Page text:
I speak on behalf of Brazil and Switzerland, co-penholders of the Syrian humanitarian file. We thank Special Envoy Geir Pedersen and the Director of OCHA’s Operations and Advocacy Division, Edem Wosornu, for their briefings. We also acknowledge the presence of representatives from Syria, Türkiye and Iran at today's meeting.
Brazil and Switzerland remain deeply concerned about the deteriorating humanitarian situation in Syria and the increase in hostilities across the country.
According to OCHA, the escalation of violence in the Northwest has damaged several health facilities and schools and displaced more than 120,000 people across Idlib and Western Aleppo. Unsurprisingly, with the lack of security and safety, aid operations have temporarily been disrupted and, sadly, three humanitarian aid workers have been killed, as have been dozens of civilians.
The Northeast has been also affected by the increased hostilities. Civilian infrastructure, including water and power stations, farms, sites in direct vicinity of civilian villages and IDP camps, have been targeted. The attacks, including on infrastructures that are indispensable to the survival of the population, have caused displacement, both within the Northeast as well as to the government-controlled areas of Syria.
Repeated strikes on Aleppo and Damascus airports have also disrupted UN Humanitarian Air Service (UNHAS) flights more than once. Moreover, across the country, the escalations of hostilities have impacted aid delivery, as organizations are forced to suspend activities due to security concerns.
Any further escalation of hostilities will inevitably obstruct the delivery of life-saving assistance and pose immediate threats to the safety of aid workers and communities alike. It will increase the plight of the civilian population that already faces a humanitarian crisis that is worse than ever in Syria’s 12-year history of conflict. A long-lasting ceasefire across the country is the only way to prevent further deaths, injury and human suffering.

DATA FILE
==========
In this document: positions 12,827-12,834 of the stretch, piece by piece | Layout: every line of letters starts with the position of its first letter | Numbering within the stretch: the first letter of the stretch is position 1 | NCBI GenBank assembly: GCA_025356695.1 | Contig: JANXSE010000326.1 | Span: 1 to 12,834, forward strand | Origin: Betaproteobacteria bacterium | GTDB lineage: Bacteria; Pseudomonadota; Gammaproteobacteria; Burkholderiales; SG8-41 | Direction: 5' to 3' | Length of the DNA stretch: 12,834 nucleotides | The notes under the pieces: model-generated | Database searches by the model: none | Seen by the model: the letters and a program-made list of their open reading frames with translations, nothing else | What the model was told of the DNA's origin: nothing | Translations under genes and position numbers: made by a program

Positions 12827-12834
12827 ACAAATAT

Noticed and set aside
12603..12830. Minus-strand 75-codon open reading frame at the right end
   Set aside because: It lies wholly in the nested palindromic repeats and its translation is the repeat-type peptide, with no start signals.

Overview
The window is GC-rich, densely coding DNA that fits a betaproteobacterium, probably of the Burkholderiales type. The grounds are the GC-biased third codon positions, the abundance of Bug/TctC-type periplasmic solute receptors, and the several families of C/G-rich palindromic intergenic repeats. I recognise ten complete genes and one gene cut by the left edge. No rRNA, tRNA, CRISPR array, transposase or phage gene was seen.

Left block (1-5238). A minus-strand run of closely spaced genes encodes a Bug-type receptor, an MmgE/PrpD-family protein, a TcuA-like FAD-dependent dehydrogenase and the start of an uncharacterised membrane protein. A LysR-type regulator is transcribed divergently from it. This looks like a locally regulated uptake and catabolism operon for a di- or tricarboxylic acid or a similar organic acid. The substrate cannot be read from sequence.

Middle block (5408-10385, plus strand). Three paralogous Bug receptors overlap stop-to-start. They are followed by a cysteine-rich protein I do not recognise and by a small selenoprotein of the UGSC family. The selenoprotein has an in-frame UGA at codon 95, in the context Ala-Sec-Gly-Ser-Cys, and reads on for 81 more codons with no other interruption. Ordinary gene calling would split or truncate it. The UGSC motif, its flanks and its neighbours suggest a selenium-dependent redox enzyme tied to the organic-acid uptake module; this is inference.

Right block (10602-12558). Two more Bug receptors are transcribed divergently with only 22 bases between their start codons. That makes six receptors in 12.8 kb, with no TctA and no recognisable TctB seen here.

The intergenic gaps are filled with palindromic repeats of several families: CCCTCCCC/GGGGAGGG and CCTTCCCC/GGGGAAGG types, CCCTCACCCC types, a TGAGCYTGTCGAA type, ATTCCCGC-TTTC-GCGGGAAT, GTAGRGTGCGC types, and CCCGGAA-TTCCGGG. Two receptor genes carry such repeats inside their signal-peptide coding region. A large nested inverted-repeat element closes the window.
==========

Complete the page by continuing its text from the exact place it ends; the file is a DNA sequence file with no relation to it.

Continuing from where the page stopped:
We call on all parties to respect their obligations under international humanitarian law and international human rights law, in particular:
- to allow and facilitate rapid and unimpeded passage of humanitarian relief for civilians in need across all Syria.
- to follow the rules related to the conduct of hostilities, in particular the prohibition of attacks against civilians and civilian infrastructures.
- to guarantee the safety and well-being of the people living in Syria.
It is worrisome that the Humanitarian Response Plan remains heavily underfunded, with only one third of the requested funds covered. The lack of resources is limiting the UN’s and its partners’ ability to support the affected population. All modalities of aid – including cross-border and cross-line – must be kept available for humanitarian organisations to be able to keep offering their much-needed assistance across Syria.
We appreciate that deliveries of essential humanitarian aid continue to pass through the Bab al-Hawa, Bab al-Salam and Al-Rai border crossings. Given the large scale of needs, ensuring humanitarian access remains crucial. We trust that the authorization for Bab al-Salam and Al-Rai border crossings – due to expire on 13 November – will be renewed. We also reiterate the necessity of predictable arrangements to respond to those ever-increasing humanitarian needs on the ground, which would be facilitated by open-ended or longer durations of permissions.
In closing, the humanitarian situation in Syria is dire and it risks to keep getting worse. It is important to ensure that recent developments in the region do not contribute to a further deterioration of the humanitarian situation in Syria.
In the midst of conflict and crisis in the Near East, let us not forget the people in Syria.